Thus, based on technical feasibility alone our medium-term jobs market seems to hold opportunity in the following areas: the hyper-specialised (for whom not enough data exists to automate), the jack-of-all-trades (for whom the data set is too large to economically automate), the true creative (who exists to subvert the data set) and finally, those whose job it is to use the data. However, it is not only technical feasibility that we should consider. Too often, the rhetoric would have you believe that the only thing stopping large scale automation is the sophistication of the models we have at our disposal, when in fact financial, regulatory, ethical, legal and political barriers are of equal if not greater importance. Understanding the interplay of each of these for a role in a company is the only way to divine the future of that role.

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LG unveils NanoCell TV range

At the recent LG Electronics annual Innofest innovation celebration in Seoul, Korea, the company unveiled its new NanoCell range: 14 TVs featuring ThinQ AI technology. It also showcased a new range of OLED units.

The new TV models deliver upgraded AI picture and sound quality, underpinned by the company’s second-generation α (Alpha) 9 Gen 2 intelligent processor and deep learning algorithm. As a result, the TVs promise optimised picture and sound by analysing source content and recognising ambient conditions.

LG’s premium range for the MEA market is headlined by the flagship OLED TV line-up, which offers a variety of screen sizes: W9 (model 77/65W9), E9 (model 65E9), C9 (model 77/65/55C9) and B9 (model 65/55B9).

NanoCell is LG’s new premier LED brand, the name intended to highlight outstanding picture quality enabled by NanoCell technology. Ensuring a wider colour gamut and enhanced contrast, says LG, “NanoColor employs a Full Array Local Dimming (FALD) backlight unit. NanoAccuracy guarantees precise colours and contrast over a wide viewing angle while NanoBezel helps to create the ultimate immersive experiences via ultra-thin bezels and the sleek, minimalist design of the TV.”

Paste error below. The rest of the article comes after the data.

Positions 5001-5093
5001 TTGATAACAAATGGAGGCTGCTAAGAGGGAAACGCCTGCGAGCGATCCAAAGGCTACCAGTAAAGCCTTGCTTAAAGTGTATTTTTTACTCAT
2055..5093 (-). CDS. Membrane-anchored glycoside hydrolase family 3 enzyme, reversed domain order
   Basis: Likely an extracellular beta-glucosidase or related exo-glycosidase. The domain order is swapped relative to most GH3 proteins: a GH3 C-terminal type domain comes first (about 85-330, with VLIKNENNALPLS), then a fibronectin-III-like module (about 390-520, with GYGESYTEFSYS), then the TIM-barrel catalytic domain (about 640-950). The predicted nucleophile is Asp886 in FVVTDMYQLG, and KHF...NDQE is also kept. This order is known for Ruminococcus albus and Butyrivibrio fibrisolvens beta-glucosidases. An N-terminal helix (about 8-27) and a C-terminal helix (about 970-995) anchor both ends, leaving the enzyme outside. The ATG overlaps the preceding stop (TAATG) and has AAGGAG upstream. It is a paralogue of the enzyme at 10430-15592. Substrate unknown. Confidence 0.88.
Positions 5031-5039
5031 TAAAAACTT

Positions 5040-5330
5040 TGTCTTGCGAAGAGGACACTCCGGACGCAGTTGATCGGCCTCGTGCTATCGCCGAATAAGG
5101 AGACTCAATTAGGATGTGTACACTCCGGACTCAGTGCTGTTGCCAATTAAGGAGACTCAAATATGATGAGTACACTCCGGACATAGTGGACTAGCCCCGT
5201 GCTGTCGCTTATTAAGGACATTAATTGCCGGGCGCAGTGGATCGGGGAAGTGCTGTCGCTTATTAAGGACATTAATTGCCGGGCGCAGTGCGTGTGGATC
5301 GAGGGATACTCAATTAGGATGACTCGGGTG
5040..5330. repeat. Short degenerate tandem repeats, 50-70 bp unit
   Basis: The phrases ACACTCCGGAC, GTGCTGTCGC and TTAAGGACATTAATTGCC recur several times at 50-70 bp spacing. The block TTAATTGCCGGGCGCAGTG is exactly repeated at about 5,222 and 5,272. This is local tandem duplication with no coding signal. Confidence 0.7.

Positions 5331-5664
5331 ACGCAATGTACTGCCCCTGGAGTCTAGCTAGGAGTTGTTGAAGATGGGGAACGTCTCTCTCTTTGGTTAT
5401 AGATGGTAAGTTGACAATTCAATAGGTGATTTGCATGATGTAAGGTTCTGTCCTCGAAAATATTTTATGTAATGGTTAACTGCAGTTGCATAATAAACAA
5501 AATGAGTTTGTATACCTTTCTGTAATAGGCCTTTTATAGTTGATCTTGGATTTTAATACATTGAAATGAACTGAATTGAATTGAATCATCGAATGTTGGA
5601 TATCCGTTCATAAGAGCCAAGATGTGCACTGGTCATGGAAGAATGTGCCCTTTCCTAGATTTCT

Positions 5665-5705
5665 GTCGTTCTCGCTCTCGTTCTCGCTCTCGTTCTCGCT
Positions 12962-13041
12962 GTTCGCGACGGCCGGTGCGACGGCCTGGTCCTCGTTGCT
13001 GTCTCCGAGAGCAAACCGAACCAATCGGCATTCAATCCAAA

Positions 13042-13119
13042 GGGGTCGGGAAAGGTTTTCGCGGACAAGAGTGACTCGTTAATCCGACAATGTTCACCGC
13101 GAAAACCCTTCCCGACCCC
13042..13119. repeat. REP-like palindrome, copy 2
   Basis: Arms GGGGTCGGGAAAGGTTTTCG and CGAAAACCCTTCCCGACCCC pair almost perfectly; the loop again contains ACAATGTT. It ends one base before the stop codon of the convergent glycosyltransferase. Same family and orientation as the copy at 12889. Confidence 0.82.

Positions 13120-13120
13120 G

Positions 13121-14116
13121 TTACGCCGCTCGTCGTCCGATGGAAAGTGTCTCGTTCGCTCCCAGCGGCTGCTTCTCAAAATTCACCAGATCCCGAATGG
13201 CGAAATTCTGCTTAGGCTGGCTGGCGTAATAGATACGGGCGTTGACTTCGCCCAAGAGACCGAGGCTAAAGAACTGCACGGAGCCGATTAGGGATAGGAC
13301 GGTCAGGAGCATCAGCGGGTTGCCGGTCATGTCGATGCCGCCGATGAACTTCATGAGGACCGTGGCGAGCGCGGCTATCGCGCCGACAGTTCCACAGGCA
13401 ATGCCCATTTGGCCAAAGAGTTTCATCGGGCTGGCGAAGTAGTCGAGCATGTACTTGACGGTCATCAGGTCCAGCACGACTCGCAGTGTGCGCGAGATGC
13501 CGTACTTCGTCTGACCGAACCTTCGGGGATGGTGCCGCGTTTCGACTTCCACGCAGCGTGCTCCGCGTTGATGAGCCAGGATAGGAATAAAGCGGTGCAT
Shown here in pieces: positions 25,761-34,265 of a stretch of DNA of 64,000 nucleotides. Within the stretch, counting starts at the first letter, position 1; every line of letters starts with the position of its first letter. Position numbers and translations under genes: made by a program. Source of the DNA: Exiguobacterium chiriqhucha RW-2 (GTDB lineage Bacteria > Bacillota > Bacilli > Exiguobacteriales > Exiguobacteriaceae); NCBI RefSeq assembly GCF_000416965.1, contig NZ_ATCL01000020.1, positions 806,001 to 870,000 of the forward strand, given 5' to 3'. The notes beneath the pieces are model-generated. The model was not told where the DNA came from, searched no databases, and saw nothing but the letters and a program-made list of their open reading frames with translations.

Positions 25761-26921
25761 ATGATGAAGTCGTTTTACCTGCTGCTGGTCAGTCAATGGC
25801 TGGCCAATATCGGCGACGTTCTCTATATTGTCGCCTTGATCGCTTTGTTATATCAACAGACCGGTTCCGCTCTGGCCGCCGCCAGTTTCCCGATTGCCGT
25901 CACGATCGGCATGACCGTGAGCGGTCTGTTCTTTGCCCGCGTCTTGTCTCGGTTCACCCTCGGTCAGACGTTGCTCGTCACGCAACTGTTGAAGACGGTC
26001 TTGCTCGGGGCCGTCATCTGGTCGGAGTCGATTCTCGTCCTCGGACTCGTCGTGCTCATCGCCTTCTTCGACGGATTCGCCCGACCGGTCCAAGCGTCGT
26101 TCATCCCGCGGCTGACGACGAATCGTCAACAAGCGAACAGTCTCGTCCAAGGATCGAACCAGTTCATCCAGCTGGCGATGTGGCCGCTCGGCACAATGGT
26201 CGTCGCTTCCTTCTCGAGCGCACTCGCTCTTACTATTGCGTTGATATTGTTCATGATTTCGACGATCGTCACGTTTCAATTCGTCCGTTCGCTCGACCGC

The NanoCell series comprises fourteen AI-enabled models, available in sizes varying from 49 to 77 inches (model 65SM95, 7565/55SM90, 65/55/49SM86 and 65/55/49SM81).

The LG C9 OLED TV and the company’s 86-inch 4K NanoCell TV model (model 86SM90) were recently honoured with CES 2019 Innovation Awards. The 65-inch E9 and C9 OLED TVs also picked up accolades from Dealerscope, Reviewed.com, and Engadget.

The α9 Gen 2 intelligent processor used in LG’s W9, E9 and C9 series OLED TVs elevates picture and sound quality via a deep learning algorithm (which leverages an extensive database of visual information), recognising content source quality and optimising visual output.

The α9 Gen 2 intelligent processor is able to understand how the human eye perceives images in different lighting and finely adjusts the tone mapping curve in accordance with ambient conditions to achieve the optimal level of screen brightness. The processor uses the TV’s ambient light sensor to measure external light, automatically changing brightness to compensate as required. With its advanced AI, the α9 Gen 2 intelligent processor can refine High Dynamic Range (HDR) content through altering brightness levels. In brightly lit settings, it can transform dark, shadow-filled scenes into easily discernible images, without sacrificing depth or making colours seem unnatural or oversaturated. LG’s 2019 TVs also leverage Dolby’s latest innovation, which intelligently adjusts Dolby Vision content to ensure an outstanding HDR experience, even in brightly lit conditions.

LG’s audio algorithm can up-mix two-channel stereo to replicate 5.1 surround sound. The α9 Gen 2 intelligent processor fine-tunes output according to content type, making voices easier to hear in movies and TV shows, and delivering crisp, clear vocals in songs. LG TVs intelligently set levels based on their positioning within a room, while users can also adjust sound settings manually if they choose. LG’s flagship TVs offer the realistic sound of Dolby Atmos for an immersive entertainment experience.

LG’s 2019 premium TV range comes with a new conversational voice recognition feature that makes it easier to take control and ask a range of questions. The TVs can understand context, which allows for more complex requests, meaning users won’t have to make a series of repetitive commands to get the desired results. Conversational voice recognition will be available on LG TVs with ThinQ AI in over a hundred countries.

LG’s 2019 AI TVs support HDMI 2.1 specifications, allowing the new 4K OLED and NanoCell TV models to display 4K content at a remarkable 120 frames per second. Select 2019 models offer 4K high frame rate (4K HFR), automatic low latency mode (ALLM), variable refresh rate (VRR) and enhanced audio return channel (eARC).

To find out more about LG’s latest TVs and home entertainment systems, visit https://www.lg.com/ae.